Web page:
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Quirky tycoon Abe Hirschfeld dies


Abe Hirschfeld speaks to the media in 1998.
 (File/Associated Press / The Spokesman-Review)
Abe Hirschfeld speaks to the media in 1998. (File/Associated Press / The Spokesman-Review)
Myrna Oliver Los Angeles Times

Abe Hirschfeld, the irascible, eccentric multimillionaire who grabbed headlines by launching quixotic political campaigns and trying to buy a New York newspaper but who was also imprisoned for trying to have a partner killed, has died. He was 85.

Hirschfeld died Tuesday of cardiac arrest at New York’s Mount Sinai Hospital. He had cancer.

The immigrant, who made his fortune building parking garages, was as controversial as he was colorful. He was called a bully and a buffoon, and some thought he was flat-out crazy.

As an octogenarian, he served 22 months in prison for trying to pay a hit man $75,000 to murder his business partner. At the same time, he was fined $1 million for tax evasion.

At the millennium, Time magazine cited him as one of the 20th century’s top builders and business magnates but headlined his profile “Crazy and in Charge.”

That was not Hirschfeld’s first less-than-stellar characterization in print. New York magazine once said he “occupies a place in public esteem somewhere between a loan shark and a communist spy.”

And when Hirschfeld tried to take over the financially troubled New York Post in 1993 by writing a $3.4 million check, the staff was so incensed that it created an entire issue lambasting him as a mean-spirited liar and a “nut case.” The issue, which became a collector’s item, urged Post readers to call Hirschfeld “and ask him to sell this paper to someone who will allow it to survive.”

The front page included a photo of the venerable newspaper’s founder, Alexander Hamilton, with a tear running down his cheek, and an excoriating article about Hirschfeld, headlined: “WHO IS THIS NUT?”

Hirschfeld, who candidly admitted that he loved publicity, took it in stride. “The people at the paper hated me, because not one of them could write a check and buy it … they hated me because a guy who can’t write can buy a newspaper,” he told the Jerusalem Post five years later.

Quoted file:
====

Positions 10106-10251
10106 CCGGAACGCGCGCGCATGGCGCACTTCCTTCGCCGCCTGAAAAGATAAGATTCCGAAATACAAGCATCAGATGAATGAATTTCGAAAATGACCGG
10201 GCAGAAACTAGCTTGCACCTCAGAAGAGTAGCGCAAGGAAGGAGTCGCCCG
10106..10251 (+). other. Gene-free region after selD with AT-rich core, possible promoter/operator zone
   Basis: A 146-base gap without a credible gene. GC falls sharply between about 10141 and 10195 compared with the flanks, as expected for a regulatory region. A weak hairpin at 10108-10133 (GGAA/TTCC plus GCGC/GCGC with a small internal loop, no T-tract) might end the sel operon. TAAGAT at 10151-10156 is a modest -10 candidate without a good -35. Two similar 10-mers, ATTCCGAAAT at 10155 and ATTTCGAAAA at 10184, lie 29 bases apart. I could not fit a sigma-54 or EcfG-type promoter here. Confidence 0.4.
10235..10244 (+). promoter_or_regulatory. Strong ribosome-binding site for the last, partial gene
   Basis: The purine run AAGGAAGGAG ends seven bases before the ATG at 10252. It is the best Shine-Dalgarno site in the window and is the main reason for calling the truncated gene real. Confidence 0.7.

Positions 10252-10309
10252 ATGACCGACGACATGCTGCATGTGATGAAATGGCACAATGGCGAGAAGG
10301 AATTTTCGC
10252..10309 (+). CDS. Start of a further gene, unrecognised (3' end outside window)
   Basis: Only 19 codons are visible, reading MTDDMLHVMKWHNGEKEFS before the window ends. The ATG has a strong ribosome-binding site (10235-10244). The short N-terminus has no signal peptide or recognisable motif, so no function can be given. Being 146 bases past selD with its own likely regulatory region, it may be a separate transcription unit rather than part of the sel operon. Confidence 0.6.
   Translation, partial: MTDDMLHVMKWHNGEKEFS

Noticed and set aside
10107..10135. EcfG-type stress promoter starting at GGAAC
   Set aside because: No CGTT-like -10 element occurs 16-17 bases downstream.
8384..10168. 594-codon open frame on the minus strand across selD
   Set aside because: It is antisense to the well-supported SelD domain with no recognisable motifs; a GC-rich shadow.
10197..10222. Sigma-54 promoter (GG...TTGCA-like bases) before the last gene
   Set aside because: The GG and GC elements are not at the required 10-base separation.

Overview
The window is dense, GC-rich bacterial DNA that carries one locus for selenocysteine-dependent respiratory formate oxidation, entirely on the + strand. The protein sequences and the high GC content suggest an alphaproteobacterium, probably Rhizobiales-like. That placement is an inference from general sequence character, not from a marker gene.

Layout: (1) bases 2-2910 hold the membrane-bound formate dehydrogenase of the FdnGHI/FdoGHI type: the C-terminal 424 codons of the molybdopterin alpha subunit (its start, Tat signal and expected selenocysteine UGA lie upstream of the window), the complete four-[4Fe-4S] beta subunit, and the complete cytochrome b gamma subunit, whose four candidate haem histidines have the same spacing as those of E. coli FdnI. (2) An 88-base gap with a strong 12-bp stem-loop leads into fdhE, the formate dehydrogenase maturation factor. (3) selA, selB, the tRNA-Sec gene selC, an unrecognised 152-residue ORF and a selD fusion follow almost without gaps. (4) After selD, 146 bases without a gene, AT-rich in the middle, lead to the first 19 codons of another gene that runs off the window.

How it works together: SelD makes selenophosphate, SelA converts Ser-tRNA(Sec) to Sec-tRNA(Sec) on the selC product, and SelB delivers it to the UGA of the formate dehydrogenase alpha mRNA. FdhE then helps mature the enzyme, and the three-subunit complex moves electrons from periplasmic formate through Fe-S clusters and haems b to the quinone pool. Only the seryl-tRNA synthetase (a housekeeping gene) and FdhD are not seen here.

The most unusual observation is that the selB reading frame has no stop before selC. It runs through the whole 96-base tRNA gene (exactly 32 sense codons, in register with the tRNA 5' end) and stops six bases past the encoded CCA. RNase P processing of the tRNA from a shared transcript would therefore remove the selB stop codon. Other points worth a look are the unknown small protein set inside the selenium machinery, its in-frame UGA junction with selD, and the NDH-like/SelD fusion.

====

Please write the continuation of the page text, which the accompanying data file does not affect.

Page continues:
Hirschfeld was the putative owner of the sassy tabloid for about 16 days before a bankruptcy judge handed it back to its former owner, Rupert Murdoch.

In yet another media-made escapade, in 1998 the gadfly tried to buy off Paula Jones by offering her $1 million to drop her sexual harassment lawsuit against President Clinton.

“Personally, she’s a real American girl, but she’s not among the raving beauties,” Hirschfeld told the Times after the deal fell through. “She’s more like my secretary.”

Eager to join politicians – who generally regarded him as an embarrassment – Hirschfeld self-financed several unsuccessful campaigns for U.S. senator (including one against Hillary Rodham Clinton), for New York lieutenant governor and comptroller, and for Manhattan borough president.

Although one tax-evasion case against him ended in mistrial in 1999 – to which he responded by inviting jurors to lunch and giving each $2,500 – Hirschfeld was fined $1 million on other income-tax-evasion charges in 2000.

That same year, at age 80, Hirschfeld was convicted of solicitation of murder in a case that said he targeted his business partner of 40 years, Stanley Stahl, in 1996. Stahl died of a stroke in 1999.

After screaming “You can all go to hell” at court officials as he was led away, Hirschfeld spent 22 months in New York’s Attica and Rykers Island prisons.

He described the prison experience to the Miami Herald in 2003 as “fantastic” because of the nice people he met.

Hirschfeld is survived by his wife of 62 years, Zipora; a son, Elie; and a daughter, Rachel.

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